We all love to meet new furry friends, but not when a dog bite occurs. Dog bite accidents are a serious matter that can have great consequences. Oftentimes, dog bites may occur for a number of reasons, and the victims can pay a large price in terms of painful injuries. Dog bite incidents are still underreported when it comes to laws and what to do after a dog bite incident occurs to you. You may be wondering, does California have dog bite laws? Can you file a claim if you were bitten by someone else’s dog? Read on to find out.


One-Bite Rule

The one-bite rule essentially holds owners liable if their dogs have already bitten someone once before. If a dog bites someone once, then the owner will be held liable if a biting incident happens again. This rule does require proof that the owner did something wrong. For example, if a dog bit someone but there was no prior evidence the dog had bitten anyone else, the owner would not be held liable. If a dog bites someone once and this is the second incident, now the owner is held accountable.


Strict Liability Rule

The strict liability rule for dog bites holds the owner accountable for the dog’s actions even if the owner took all the necessary precautions. For example, if a dog escapes from its cage that it was placed into by its owner for precaution, and manages to bite somebody, the owner is held liable.


What Does California Practice?

California has been practicing the strict liability rule for dog bites since 1931. This means that any dog bite incidents that happen in public places or where the victim had a lawful right to be place the dog’s owner under liability and they can be determined to owe the dog bite victim compensation.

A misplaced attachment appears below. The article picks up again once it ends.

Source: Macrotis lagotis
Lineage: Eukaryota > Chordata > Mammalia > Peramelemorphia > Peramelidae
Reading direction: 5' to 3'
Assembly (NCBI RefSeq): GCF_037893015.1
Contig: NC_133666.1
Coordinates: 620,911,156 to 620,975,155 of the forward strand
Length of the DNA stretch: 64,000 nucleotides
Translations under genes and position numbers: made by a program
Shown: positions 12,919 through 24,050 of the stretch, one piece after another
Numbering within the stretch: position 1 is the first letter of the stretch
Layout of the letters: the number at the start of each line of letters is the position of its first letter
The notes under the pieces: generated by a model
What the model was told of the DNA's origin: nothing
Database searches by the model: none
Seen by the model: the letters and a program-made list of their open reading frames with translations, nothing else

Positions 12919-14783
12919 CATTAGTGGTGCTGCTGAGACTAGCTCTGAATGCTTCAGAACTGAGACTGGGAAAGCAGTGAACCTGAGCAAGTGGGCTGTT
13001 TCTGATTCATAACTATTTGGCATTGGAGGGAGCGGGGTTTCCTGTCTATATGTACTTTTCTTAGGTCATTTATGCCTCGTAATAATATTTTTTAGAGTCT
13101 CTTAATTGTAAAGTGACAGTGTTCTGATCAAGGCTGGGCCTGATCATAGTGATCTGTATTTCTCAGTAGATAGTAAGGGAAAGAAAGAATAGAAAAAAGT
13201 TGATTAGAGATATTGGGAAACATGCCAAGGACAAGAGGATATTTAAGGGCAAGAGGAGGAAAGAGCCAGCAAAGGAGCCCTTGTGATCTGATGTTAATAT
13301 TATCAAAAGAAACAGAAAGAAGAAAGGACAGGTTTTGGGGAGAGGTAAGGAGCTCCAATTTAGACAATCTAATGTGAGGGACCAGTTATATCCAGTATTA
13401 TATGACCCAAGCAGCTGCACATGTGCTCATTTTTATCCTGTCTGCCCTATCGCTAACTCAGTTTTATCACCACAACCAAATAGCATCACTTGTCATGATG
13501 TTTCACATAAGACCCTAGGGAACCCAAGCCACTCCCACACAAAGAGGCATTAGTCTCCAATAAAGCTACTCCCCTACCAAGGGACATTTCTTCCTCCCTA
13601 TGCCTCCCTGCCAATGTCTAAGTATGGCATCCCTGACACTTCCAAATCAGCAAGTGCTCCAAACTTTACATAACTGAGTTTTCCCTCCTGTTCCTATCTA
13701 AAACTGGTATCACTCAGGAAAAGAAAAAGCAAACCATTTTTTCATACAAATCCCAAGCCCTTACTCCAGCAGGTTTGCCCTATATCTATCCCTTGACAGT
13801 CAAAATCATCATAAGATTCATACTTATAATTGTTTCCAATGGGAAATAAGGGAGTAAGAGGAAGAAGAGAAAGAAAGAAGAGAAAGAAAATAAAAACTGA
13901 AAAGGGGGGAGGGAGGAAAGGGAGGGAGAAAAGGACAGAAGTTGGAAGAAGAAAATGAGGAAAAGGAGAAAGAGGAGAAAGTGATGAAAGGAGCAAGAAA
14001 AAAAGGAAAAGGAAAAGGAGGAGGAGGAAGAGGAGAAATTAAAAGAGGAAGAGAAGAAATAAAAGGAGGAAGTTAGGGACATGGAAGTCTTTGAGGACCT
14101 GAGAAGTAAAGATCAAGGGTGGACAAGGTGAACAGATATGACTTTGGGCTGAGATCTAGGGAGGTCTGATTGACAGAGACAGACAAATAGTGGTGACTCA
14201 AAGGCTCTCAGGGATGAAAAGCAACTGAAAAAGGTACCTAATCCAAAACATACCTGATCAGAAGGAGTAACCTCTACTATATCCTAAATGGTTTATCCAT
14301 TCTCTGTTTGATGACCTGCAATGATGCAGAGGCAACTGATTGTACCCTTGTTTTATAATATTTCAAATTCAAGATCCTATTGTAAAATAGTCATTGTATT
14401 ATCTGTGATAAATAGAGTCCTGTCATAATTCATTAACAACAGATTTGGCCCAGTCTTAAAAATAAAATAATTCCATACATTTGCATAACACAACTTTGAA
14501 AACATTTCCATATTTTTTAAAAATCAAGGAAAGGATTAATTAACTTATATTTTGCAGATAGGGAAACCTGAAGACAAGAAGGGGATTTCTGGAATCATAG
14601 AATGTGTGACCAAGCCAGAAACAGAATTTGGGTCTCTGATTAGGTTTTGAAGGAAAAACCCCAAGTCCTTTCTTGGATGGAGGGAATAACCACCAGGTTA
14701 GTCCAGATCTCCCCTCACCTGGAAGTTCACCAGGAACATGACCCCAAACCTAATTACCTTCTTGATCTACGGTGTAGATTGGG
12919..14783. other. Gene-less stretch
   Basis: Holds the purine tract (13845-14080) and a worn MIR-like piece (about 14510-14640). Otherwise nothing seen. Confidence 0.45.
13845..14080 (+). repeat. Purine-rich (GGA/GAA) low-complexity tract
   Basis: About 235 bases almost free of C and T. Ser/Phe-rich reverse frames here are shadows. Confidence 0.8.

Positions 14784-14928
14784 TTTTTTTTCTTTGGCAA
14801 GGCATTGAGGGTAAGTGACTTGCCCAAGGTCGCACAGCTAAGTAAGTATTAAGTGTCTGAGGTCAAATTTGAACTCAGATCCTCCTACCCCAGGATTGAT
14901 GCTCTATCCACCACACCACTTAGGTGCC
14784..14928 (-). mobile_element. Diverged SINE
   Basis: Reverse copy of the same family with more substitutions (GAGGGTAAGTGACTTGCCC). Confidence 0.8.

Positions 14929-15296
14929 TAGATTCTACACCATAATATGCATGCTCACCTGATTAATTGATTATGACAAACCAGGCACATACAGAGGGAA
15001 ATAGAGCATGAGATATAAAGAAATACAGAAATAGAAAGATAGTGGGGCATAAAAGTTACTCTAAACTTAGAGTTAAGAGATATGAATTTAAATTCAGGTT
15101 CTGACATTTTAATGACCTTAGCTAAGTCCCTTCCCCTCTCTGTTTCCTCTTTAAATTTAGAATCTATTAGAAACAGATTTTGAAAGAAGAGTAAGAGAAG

However, California does also practice the one-bite rule for specific cases, such as:

  • The owner is not the one being sued for the dog bite attack
  • The victim of the dog bite was trespassing on the dog owner’s property
  • The victim assumed risk of dog bite injury or was partially responsible for their dog bite injury
  • The dog was a law enforcement animal in the line of duty


California does place strict liability on the owners for most cases of dog bite incidents, but there are a few that may place the blame on victims. Particularly when the victim was committing a crime such as trespassing or knew that they were at risk for a dog bite.


If you were in a public place and were bitten by a dog that was without a leash, neglected by the owner, or other reasons, you may be entitled to file a personal injury claim for financial compensation. Dog bites can leave horrible injuries to tend to, so you’ll want to get a consultation for your claim as soon as possible. For a personal injury attorney in Ontario, call the team at Lerner, Moore, Silva, Cunningham & Rubel.